So we were unsuccessful in selling.  Then, in the early part of 2009 we decided to strip dated wallpaper from our downstairs bathrooms and our kitchen.  Thankfully, our son and his wife had bought a wallpaper steamer when they purchased their current home, so I could use their device and take my time.  Over the course of about six weeks I completed all of the stripping and repainting, finishing with the kitchen.  My wife and I both liked the outcome but kept thinking that the counters were really dulling the effect of our efforts.  So we looked and thought and looked and thought and did.....nothing.

Not because we didn't want to, but because we couldn't really justify granite countertops, even in such a small space.  But somewhere along the line we were at a home improvement store on one of our wandering Saturdays (my wife calls them "Rick days") and happened into the kitchen cabinet section and found a decent selection of countertop pieces with the laminate surfaces already affixed.  And to our surprise, many of them had the look of stone, but at a fraction of the price.  We agreed that this would be a worthwhile undertaking to inexpensively facelift our kitchen a bit further, but time passed and we occasionally saw these prefabricated countertops again and picked up a few surface samples to look at in our kitchen.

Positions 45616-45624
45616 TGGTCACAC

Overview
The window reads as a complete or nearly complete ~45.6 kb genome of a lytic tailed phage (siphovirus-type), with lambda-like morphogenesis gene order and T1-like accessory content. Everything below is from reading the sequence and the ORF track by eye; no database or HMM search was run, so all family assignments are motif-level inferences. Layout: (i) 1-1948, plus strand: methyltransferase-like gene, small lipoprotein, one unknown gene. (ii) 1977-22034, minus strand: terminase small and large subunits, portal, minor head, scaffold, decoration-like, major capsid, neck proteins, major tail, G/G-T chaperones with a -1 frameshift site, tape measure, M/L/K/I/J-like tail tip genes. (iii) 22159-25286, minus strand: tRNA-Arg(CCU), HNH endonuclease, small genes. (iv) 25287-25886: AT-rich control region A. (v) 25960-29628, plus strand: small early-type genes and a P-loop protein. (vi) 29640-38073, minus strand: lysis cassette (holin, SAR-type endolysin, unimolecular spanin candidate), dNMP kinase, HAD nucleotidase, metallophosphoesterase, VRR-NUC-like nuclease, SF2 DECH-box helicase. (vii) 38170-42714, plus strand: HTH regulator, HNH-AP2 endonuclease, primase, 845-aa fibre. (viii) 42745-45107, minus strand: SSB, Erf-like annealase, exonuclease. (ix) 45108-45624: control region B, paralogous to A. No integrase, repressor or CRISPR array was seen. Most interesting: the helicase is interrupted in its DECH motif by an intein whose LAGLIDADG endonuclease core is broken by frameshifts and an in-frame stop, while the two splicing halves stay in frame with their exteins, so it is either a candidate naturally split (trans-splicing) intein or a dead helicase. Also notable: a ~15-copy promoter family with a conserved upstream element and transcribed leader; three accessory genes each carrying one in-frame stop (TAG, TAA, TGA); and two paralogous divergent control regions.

Gradually we settled on the color choice for WHENEVER we decided to go forward.  And more time passed....

But a couple of weekends ago we accompanied our son, his wife and our adorable granddaughter to IKEA, north of Cincinnati.  If you're not familiar with IKEA, look them up online.  It's a veritable Mecca of home furnishings and fixtures, and they have many, MANY kitchen models set up to show how easily you, too, can remodel.  The kids obviously plan to redo their kitchen, but that probably accelerated our interest, and, before you know it, the following Tuesday I was removing the backsplashes from our counters (they were separate from the countertops).  My wife questioned my motives and, indeed, my sanity, as our daughter and her family will be visiting for a spell later this month.  I explained that I had to sand and paint the walls behind these backsplashes and that I would see to it that it looked presentable.

In truth, that sanding and painting job was a little easier than I anticipated, so my next step was to see if our son, who had worked in residential and commercial construction during and immediately after college, would be available to assist (which is pronounced "do it for me") that weekend...LAST weekend, to be precise.  He was, so now we were heading down that road and gaining speed!